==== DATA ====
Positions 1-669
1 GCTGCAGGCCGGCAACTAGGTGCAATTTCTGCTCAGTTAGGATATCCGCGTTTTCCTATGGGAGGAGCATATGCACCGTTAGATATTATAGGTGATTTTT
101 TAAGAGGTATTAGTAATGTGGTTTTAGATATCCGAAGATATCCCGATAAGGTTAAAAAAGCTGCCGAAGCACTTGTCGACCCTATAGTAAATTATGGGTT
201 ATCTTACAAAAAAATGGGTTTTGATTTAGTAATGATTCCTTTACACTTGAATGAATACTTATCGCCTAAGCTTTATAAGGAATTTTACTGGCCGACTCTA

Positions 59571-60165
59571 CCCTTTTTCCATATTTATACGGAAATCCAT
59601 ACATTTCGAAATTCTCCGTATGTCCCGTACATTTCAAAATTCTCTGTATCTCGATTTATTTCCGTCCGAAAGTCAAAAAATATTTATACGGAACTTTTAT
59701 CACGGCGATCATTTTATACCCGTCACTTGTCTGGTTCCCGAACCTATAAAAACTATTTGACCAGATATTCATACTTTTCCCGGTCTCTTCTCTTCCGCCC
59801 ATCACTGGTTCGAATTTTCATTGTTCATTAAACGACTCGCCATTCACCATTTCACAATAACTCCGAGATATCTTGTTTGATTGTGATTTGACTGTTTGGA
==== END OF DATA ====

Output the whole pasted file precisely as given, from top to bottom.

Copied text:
Positions 1-669
1 GCTGCAGGCCGGCAACTAGGTGCAATTTCTGCTCAGTTAGGATATCCGCGTTTTCCTATGGGAGGAGCATATGCACCGTTAGATATTATAGGTGATTTTT
101 TAAGAGGTATTAGTAATGTGGTTTTAGATATCCGAAGATATCCCGATAAGGTTAAAAAAGCTGCCGAAGCACTTGTCGACCCTATAGTAAATTATGGGTT
201 ATCTTACAAAAAAATGGGTTTTGATTTAGTAATGATTCCTTTACACTTGAATGAATACTTATCGCCTAAGCTTTATAAGGAATTTTACTGGCCGACTCTA

Positions 59571-60165
59571 CCCTTTTTCCATATTTATACGGAAATCCAT
59601 ACATTTCGAAATTCTCCGTATGTCCCGTACATTTCAAAATTCTCTGTATCTCGATTTATTTCCGTCCGAAAGTCAAAAAATATTTATACGGAACTTTTAT
59701 CACGGCGATCATTTTATACCCGTCACTTGTCTGGTTCCCGAACCTATAAAAACTATTTGACCAGATATTCATACTTTTCCCGGTCTCTTCTCTTCCGCCC
59801 ATCACTGGTTCGAATTTTCATTGTTCATTAAACGACTCGCCATTCACCATTTCACAATAACTCCGAGATATCTTGTTTGATTGTGATTTGACTGTTTGGA